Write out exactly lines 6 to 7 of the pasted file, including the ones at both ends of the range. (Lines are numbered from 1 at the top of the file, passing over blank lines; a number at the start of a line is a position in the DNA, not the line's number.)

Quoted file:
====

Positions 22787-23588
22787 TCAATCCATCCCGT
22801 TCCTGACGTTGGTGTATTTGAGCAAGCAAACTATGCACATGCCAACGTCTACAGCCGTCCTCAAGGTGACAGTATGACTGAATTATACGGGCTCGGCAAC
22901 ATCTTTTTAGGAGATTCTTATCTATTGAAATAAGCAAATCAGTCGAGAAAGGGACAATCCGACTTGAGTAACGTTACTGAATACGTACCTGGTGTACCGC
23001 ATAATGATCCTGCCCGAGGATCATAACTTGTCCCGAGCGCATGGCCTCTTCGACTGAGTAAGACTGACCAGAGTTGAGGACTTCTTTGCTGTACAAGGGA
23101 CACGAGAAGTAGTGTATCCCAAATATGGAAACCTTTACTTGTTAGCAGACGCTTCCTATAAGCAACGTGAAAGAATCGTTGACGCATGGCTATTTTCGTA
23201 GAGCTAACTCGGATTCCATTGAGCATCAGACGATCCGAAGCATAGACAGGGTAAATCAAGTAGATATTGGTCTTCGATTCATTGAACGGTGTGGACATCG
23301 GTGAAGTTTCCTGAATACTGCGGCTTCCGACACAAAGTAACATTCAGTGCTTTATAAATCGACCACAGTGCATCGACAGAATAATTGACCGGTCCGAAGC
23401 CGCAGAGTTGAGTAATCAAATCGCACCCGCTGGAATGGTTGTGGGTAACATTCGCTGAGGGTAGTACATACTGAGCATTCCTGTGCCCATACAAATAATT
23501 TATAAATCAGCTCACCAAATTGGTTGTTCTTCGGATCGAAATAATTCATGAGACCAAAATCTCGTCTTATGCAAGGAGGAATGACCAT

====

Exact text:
23101 CACGAGAAGTAGTGTATCCCAAATATGGAAACCTTTACTTGTTAGCAGACGCTTCCTATAAGCAACGTGAAAGAATCGTTGACGCATGGCTATTTTCGTA
23201 GAGCTAACTCGGATTCCATTGAGCATCAGACGATCCGAAGCATAGACAGGGTAAATCAAGTAGATATTGGTCTTCGATTCATTGAACGGTGTGGACATCG